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A Look At The Fall Failures

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The NY Daily News today takes a look at what did not work, or did not work so well, this fall season in theater: http://www.nydailynews.com/entertainment/music-arts/broadway-fall-lineup-lined-flops-article-1.1214951


http://assets.nydailynews.com/polopoly_fs/1.1214949.1354827827%21/img/httpImage/image.jpg_gen/derivatives/landscape_635/critic9f-2-web.jpg [h=4]Carolee Carmello and Edward Watts in “Scandalous,” a biomusical about evangelist Aimee Semple McPherson[/h]


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NYTimes said today:




The fall theater season on Broadway has been one of the weakest in recent memory, to judge by box office receipts and critics’ reviews, with only a handful of potential hits among the new shows. Indeed, the two best-reviewed shows of the fall have emerged as two of the worst sellers on Broadway.


The acclaimed revival of Edward Albee’s play “Who’s Afraid of Virginia Woolf?” grossed only $264,854 last week, or about 40 percent of the maximum possible amount, according to box-office data released on Monday. Critics have raved about the play’s four actors, yet none are the kind of big-name stars whose celebrity can help sell a play to the tourists who buy many Broadway tickets. Another highly praised but starless revival, “The Mystery of Edwin Drood,” has also struggled through the fall; it grossed $398,767 last week, one of the lowest amounts of any musical running on Broadway.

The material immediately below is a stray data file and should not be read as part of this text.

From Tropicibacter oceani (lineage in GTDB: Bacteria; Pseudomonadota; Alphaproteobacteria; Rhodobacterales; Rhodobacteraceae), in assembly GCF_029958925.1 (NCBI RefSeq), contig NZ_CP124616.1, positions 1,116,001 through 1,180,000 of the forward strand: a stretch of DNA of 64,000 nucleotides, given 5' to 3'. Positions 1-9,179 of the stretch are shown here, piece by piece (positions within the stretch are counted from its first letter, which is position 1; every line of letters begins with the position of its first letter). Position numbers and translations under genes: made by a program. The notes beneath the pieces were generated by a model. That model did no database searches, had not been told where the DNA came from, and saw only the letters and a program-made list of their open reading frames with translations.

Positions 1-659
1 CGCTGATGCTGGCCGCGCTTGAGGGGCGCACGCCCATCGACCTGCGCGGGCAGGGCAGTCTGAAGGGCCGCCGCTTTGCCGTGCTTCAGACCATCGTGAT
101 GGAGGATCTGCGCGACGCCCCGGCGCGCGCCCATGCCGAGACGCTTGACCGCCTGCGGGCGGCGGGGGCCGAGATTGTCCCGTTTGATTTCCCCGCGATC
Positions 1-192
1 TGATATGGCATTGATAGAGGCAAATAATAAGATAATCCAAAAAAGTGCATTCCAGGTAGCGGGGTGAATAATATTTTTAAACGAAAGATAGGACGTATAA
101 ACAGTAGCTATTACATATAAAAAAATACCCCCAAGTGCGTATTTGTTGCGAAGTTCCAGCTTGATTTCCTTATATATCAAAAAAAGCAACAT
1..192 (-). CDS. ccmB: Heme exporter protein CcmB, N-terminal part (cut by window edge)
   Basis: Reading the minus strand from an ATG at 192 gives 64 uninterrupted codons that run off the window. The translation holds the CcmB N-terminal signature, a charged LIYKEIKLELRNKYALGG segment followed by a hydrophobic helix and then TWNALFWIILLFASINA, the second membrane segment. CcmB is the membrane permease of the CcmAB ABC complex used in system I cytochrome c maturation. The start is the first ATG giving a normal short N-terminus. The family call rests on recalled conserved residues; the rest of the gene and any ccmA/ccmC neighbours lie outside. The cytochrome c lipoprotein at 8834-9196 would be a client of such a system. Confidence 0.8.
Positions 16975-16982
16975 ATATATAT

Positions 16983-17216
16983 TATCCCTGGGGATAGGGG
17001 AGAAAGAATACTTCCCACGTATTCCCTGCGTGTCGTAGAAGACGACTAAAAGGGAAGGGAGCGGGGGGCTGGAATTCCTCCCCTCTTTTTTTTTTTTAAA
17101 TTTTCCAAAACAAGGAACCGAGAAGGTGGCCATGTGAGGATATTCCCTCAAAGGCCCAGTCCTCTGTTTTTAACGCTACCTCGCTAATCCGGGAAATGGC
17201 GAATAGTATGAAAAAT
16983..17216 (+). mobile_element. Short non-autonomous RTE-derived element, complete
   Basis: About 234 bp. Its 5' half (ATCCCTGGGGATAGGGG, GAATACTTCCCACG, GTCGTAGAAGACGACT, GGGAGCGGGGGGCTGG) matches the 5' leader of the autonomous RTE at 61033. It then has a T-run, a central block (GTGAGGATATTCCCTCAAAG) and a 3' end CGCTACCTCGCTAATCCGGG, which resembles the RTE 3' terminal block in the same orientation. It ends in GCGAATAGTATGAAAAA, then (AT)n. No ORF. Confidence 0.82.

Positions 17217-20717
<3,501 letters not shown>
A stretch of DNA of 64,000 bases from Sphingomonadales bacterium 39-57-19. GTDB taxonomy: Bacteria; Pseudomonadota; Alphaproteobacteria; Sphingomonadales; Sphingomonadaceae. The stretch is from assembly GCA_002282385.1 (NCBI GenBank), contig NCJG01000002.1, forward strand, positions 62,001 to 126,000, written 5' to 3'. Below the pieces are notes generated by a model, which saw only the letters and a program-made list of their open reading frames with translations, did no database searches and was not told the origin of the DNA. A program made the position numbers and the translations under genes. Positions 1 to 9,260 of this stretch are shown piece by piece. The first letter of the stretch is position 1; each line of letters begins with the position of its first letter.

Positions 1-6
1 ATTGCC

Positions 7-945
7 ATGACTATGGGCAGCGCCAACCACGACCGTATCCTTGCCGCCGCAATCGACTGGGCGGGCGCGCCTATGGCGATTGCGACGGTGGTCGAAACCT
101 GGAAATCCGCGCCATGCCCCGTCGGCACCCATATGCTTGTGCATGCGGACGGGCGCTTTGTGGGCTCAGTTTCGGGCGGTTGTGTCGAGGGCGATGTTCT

With the final two show openings of the fall season last week – revivals of the plays “Golden Boy” and “Glengarry Glen Ross” – some relatively gloomy verdicts can be rendered. Of the 19 plays and musicals that opened on Broadway during the second half of 2012, only 2 have caught fire with ticket buyers, in large part thanks to a famous star in the cast (Al Pacino of “Glengarry”) and a famous title (the musical “Annie”). Both “Glengarry” and “Annie” made more than $1 million last week; other modestly reviewed new shows that sold well last week were “A Christmas Story,” “Elf” and “The Heiress.”


By contrast, the last few fall seasons have had at least a few critically acclaimed shows that generated buzz as well as solid-to-strong ticket sales; last fall, those productions included “Hugh Jackman: Back on Broadway,” “Follies,” “Other Desert Cities,” and “Venus in Fur.” A couple of shows flopped last fall too, like “Bonnie & Clyde” and “Private Lives,” but this fall has had more duds: “Scandalous,” “The Anarchist,” and “The Performers” opened to negative reviews and quickly announced closing dates, while “Chaplin” has been selling modestly and another musical, “Rebecca,” never opened after its financing fell apart.


Some producers have blamed Hurricane Sandy for a drop in ticket sales, but popular musicals on Broadway – like “Wicked,” “The Lion King,” and “The Book of Mormon” – weathered Sandy with little damage at the box office. Over all last week, Broadway musicals and plays grossed $23.8 million, compared to $22.2 million for the previous week and $25 million for the same week last fall.

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